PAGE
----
£3.1m schemes to enable thousands more cycling and walking journeys in Greater Manchester

The Greater Manchester Combined Authority (GMCA) has allocated the first phase of its emergency active travel grant to prioritise the implementation of emergency protected routes.

An initial £3.1 million will be provided to deliver the first phase of schemes across Greater Manchester to provide safe travel options for people without cars and take pressure off the public transport system.

Expected by October, the first phase, called Tranche one, will include pop-up cycle lanes to give people safe and direct routes to key destinations within their strict, such as Chorley New Road in Bolton, and several routes in Salford. Key corridor routes are also being put in place to support commuter journeys including Bury A56, Tameside A635 and in Stockport, a route parallel to the A6.

Local measures will include the implementation of modal filters and ‘quiet streets’ which prioritise people over cars on residential streets to create safe neighbourhoods and provide areas for those without access to outdoor space.

Local authorities also launched the #SafeStreetsSaveLives campaign to support social distancing during the lockdown and recovery, with £5 million of emergency funding made available through the Mayor’s Cycling and Walking Challenge Fund (MCF).

“Greater Manchester has set out bold plans to create more space for cycling and walking across our city region and we’re pleased the Government has backed our ambitions,” said Mayor of Greater Manchester, Andy Burham. “These measures will help people in every borough of Greater Manchester to take advantage of safer, healthier alternatives to public transport and the car while social distancing remains in place. The political consensus around prioritising active travel is becoming stronger by the day and this is emerging as one area where Greater Manchester and the whole country is set to build back better.”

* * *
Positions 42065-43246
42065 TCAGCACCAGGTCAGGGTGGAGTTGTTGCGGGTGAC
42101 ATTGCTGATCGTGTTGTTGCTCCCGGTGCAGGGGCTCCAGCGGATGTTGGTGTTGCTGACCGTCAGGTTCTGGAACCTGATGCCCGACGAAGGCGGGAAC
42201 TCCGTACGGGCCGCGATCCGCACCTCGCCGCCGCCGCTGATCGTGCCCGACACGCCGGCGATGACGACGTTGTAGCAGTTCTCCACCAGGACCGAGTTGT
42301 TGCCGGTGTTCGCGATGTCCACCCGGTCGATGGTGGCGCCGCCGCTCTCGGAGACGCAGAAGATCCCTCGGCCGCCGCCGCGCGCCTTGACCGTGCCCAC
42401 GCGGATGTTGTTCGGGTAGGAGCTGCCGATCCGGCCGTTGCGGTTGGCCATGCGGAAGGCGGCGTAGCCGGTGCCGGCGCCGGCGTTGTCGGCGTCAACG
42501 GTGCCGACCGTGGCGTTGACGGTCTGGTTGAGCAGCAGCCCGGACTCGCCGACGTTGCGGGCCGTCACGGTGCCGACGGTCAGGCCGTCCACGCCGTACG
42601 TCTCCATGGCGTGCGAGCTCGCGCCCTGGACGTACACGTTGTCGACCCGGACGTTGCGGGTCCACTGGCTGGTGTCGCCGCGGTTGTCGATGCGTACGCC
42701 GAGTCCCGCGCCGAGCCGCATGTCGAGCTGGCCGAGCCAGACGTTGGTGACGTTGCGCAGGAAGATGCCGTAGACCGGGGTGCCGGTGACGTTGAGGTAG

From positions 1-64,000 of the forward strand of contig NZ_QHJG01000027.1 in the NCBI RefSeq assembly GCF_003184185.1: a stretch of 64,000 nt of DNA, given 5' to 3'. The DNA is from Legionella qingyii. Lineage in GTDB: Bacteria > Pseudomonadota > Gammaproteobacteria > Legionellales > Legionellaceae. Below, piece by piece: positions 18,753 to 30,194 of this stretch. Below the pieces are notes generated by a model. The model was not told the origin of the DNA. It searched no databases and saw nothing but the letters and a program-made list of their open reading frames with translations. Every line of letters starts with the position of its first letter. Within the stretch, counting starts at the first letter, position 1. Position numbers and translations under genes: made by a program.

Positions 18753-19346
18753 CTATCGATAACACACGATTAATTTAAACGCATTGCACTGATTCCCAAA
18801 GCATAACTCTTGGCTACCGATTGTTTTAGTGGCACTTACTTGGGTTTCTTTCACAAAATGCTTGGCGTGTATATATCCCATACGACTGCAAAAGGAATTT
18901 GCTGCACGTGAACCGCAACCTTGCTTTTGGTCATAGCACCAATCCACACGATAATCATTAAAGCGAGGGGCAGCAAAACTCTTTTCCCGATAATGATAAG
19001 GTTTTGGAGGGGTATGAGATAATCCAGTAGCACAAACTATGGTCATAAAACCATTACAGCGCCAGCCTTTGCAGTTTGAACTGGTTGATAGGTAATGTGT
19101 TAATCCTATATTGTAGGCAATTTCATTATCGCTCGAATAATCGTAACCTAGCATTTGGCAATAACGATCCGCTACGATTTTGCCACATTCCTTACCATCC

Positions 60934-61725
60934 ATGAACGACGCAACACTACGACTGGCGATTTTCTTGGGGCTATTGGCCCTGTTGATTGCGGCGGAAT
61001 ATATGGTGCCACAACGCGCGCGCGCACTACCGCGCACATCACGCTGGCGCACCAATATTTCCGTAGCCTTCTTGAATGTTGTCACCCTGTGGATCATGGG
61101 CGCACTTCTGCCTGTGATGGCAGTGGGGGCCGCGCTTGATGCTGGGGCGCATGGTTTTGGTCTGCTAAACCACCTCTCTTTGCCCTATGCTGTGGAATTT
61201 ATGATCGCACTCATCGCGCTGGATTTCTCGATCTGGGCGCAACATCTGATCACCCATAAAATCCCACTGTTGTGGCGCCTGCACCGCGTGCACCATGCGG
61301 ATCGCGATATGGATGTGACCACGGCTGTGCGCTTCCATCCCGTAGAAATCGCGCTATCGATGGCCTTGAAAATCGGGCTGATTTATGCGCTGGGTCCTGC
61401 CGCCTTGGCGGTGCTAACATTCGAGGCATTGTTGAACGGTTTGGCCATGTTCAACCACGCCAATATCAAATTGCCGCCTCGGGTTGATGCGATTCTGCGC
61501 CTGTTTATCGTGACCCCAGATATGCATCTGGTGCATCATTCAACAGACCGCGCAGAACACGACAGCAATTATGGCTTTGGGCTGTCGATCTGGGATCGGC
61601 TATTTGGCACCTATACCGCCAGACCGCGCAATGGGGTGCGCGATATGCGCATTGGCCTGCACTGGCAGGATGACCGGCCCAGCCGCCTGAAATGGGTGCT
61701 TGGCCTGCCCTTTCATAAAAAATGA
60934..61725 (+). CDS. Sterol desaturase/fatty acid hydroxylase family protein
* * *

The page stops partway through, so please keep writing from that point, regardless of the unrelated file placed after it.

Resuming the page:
At the start of July, the UK’s first CYCLOPS (Cycle Optimised Protected Signals) junction was launched in Hulme, South Manchester, separating pedestrians and cyclists from traffic to reduce the potential for collisions or conflict.

The development of a Greater Manchester bike hire scheme also reached a significant milestone at the start of the month as TfGM launched its search for a service provider to deliver the scheme. The £10 million scheme, which is being funded by the MCF, is planned to launch in Spring 2021.

“This emergency funding has empowered Greater Manchester leaders to take immediate action and provide safe travel options for their residents to get to and from key areas,” added Chris Boardman, Cycling and Walking Commissioner for Greater Manchester. “By creating temporary space for people to cycle and walk along major protected routes, local authorities can support those who want to do their bit to help save public transport for people that need it the most. This will also ensure that the tired of Greater Manchester households who don’t have access to a car are not denied the right to safe travel options.

“These are big changes to make and I commend the local authorities for mobilising so quickly and showing bravery and commitment in reallocating space. Their actions will truly make a difference to social inclusion during this emergency situation and make sure everyone has access to safe travel.”

A list of the Safe Streets Save Lives tranche one schemes are listed on TfGM’s website.

Hayley Everett

Multimedia Reporter

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